What was the client’s cost for me to spend that time? Let’s don’t talk about that.  What was my husband’s payment for listening to me grumble for the month?  Let’s don’t talk about that either.

End of rant

Sometimes downloads are the right answer

Look, there are reasons for somethings to be downloadable.

Instructions for anything you have to do after you walk away from your computer. Like recipes and instructions for DIY projects. But NOT stuff you’re reading on the screen and then you’ll walk away.

If people want to print out your content, they’ll figure out how to copy and paste from the screen to a text document or they’ll push Cntrl + P and take what they get.

Just remember this:
The numbers have to be WAY higher for .03% to amount to anything of value!

Pattern Library for the NonDesigner

Here (will be the link) to the video presentation.

Below is the code for my pattern library including some css to go along in the Customizer.

Blank pattern library page with css following.
Break these two files apart for use.
Kerch McConlogue
WordCamp Philly 2020

This page includes a plain standard pattern page.
The only styling in this pattern code is the addition of .callout

Page code starts below

<!-- wp:html -->
<figure class="wp-block-table color-table"><table><tbody><tr><th>New colors:</th><td style="background-color:#4d7dbf"><span style="color:white">#4d7dbf BLUE</span></td><td style="background-color:#e27c24">#e27c24 ORANGE</td><td style="background-color:#e0c128">#e0c128 YELLOW</td><td style="background-color:#51833d"><span style="color:white">#51833d GREEN</span></td><td style="background-color:#DFE8DC">#DFE8DC med green</td><td style="background-color:#EFF4ED">#EEF4ED Very light green</td></tr></tbody></table></figure>
<!-- /wp:html -->

<!-- wp:heading -->
<h2>this is an h2 in content</h2>
<!-- /wp:heading -->

<!-- wp:heading {"level":3} -->
<h3>This is an h3 in content</h3>
<!-- /wp:heading -->

<!-- wp:heading {"level":4} -->
<h4>This is an H4 in content</h4>
<!-- /wp:heading -->

<!-- wp:paragraph -->
<p>Note: h2 entry-title is the one that shows on archive pages! reduce that size to about .85em</p>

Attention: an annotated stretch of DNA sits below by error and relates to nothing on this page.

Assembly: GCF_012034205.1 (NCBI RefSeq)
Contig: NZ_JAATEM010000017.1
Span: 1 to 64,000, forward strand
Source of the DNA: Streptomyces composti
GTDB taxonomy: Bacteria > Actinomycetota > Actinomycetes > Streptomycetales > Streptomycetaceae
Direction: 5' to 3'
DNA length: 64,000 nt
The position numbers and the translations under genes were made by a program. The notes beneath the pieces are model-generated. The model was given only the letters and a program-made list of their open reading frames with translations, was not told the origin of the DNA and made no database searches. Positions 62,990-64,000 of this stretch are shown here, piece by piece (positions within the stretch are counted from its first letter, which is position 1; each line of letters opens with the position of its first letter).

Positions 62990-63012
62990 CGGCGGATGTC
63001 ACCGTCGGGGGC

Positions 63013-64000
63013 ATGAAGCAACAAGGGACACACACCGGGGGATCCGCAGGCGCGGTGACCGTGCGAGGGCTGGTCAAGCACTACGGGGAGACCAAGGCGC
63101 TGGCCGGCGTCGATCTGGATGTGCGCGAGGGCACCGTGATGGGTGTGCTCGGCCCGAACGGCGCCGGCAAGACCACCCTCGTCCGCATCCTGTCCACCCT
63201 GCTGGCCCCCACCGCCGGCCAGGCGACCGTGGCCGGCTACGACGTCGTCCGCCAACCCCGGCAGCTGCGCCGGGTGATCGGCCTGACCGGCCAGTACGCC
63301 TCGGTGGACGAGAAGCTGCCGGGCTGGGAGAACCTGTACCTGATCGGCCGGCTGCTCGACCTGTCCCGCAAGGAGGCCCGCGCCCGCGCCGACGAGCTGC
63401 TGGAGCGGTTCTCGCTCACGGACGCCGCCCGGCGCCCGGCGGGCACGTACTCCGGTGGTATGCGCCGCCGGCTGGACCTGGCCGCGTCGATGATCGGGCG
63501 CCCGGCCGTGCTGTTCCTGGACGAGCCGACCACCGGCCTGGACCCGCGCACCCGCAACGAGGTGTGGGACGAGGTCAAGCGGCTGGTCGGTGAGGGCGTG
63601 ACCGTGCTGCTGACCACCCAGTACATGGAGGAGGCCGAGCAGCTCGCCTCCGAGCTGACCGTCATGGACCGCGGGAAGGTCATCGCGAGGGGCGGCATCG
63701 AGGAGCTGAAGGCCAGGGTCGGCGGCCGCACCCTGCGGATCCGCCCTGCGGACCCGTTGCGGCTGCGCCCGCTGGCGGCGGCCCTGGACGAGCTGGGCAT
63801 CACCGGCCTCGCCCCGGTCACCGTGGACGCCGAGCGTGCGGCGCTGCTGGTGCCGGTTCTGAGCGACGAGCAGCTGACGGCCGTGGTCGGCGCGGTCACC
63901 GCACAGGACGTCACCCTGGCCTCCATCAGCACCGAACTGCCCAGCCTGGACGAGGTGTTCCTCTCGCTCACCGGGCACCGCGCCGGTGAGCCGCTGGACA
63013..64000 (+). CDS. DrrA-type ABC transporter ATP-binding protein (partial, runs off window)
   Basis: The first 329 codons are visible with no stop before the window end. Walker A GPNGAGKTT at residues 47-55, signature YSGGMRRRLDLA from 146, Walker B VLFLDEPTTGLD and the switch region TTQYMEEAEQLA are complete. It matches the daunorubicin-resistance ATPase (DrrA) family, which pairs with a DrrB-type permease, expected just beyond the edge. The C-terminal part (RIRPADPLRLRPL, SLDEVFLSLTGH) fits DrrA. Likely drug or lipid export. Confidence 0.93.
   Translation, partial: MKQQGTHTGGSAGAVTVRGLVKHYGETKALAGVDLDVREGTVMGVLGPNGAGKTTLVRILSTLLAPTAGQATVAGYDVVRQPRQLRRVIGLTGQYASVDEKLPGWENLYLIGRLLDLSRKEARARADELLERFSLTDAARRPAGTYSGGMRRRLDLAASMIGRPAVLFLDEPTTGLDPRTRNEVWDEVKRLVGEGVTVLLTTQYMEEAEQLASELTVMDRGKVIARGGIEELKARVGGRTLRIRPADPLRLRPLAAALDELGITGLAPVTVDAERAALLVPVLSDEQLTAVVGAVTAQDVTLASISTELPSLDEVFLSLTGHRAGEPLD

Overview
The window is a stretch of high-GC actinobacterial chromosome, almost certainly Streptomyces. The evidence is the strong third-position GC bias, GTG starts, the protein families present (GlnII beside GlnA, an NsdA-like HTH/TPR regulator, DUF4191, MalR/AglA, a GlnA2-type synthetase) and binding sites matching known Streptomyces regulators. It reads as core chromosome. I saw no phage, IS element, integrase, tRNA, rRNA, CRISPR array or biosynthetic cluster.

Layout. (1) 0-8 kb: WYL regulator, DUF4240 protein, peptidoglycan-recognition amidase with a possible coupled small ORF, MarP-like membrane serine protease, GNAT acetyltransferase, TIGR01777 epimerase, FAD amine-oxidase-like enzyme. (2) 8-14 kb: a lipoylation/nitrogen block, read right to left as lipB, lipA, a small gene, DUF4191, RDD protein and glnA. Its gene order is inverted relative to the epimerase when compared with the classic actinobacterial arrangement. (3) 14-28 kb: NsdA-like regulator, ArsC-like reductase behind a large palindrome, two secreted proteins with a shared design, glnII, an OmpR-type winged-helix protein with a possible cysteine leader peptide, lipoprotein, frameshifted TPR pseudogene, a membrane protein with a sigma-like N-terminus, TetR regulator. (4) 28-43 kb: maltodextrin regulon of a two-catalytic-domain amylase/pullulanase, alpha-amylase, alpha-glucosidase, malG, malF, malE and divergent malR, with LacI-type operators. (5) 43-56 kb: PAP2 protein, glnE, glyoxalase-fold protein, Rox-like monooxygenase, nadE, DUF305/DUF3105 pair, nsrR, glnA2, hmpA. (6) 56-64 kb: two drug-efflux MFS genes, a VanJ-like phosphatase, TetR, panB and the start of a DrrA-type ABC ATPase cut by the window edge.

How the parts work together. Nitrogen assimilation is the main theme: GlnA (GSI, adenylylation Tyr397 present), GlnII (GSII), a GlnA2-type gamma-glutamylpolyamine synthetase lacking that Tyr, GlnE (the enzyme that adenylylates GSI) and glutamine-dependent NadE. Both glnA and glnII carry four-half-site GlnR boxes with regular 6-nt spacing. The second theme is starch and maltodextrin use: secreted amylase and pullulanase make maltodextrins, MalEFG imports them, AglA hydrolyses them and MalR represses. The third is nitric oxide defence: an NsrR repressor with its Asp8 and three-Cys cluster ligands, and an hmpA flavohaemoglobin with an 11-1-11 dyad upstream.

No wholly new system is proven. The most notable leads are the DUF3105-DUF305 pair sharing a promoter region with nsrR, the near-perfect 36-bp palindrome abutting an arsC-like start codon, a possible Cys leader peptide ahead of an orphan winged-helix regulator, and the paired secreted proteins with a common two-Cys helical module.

<!-- /wp:paragraph -->

<!-- wp:paragraph -->
<p><strong>Chuck</strong> <strong>Norris</strong> can slam a revolving door. <a href="https://www.loremipsums.nl/lorem-ipsum-origineel/chuck-norris-ipsum/"><strong>Chuck</strong> <strong>Norris</strong></a> can have his cake and eat it, too. <strong>Chuck</strong> <strong>Norris</strong> is currently suing NBC, claiming Law and Order are trademarked names for his left and right legs</p>
<!-- /wp:paragraph -->

<!-- wp:separator -->
<hr class="wp-block-separator"/>
<!-- /wp:separator -->

<!-- wp:buttons -->
<div class="wp-block-buttons"><!-- wp:button {"borderRadius":0,"style":{"color":{"background":"#e0c128","text":"#224270"}}} -->
<div class="wp-block-button"><a class="wp-block-button__link has-text-color has-background no-border-radius" style="background-color:#e0c128;color:#224270">this is a button #e0c128</a></div>
<!-- /wp:button --></div>
<!-- /wp:buttons -->

<!-- wp:paragraph -->
<p>button color is as shown, text color is #224270</p>
<!-- /wp:paragraph -->

<!-- wp:separator -->
<hr class="wp-block-separator"/>
<!-- /wp:separator -->

<!-- wp:heading {"level":3} -->
<h3>Following is a block quote</h3>
<!-- /wp:heading -->

<!-- wp:quote -->
<blockquote class="wp-block-quote"><p><strong>Chuck</strong> <strong>Norris</strong> can slice meat so thin is only has one side, When <strong>Chuck</strong> <strong>Norris</strong> sends in his taxes, he sends blank forms and includes only a picture of himself, crouched and ready to attack.</p><cite>Chuck Norris</cite></blockquote>
<!-- /wp:quote -->

<!-- wp:separator -->
<hr class="wp-block-separator"/>
<!-- /wp:separator -->

<!-- wp:pullquote -->
<figure class="wp-block-pullquote"><blockquote><p>This is a pull standard pull quote. I don’t think it should be full width with “stop” lines top and bottom.</p></blockquote></figure>
<!-- /wp:pullquote -->

<!-- wp:separator -->
<hr class="wp-block-separator"/>
<!-- /wp:separator -->

<!-- wp:paragraph {"className":"callout"} -->
<p class="callout">I prefer a call out that's styled with class:   callout</p>
<!-- /wp:paragraph -->

<!-- wp:separator -->
<hr class="wp-block-separator"/>
<!-- /wp:separator -->

<!-- wp:paragraph -->
<p>The chief export of Chuck Norris is Pain Chuck Norris is the reason you turn a light on when you enter a room. There is no theory of evolution. Just a list of animals Chuck Norris allows to live Chuck Norris received an electric shock, the result was Tron Chuck Norris is the reason why Waldo is hiding Police label anyone attacking Chuck Norris as a Code 45-11… a suicide, Fool me once, shame on you. Fool Chuck Norris once and he will roundhouse you in the face.<br></p>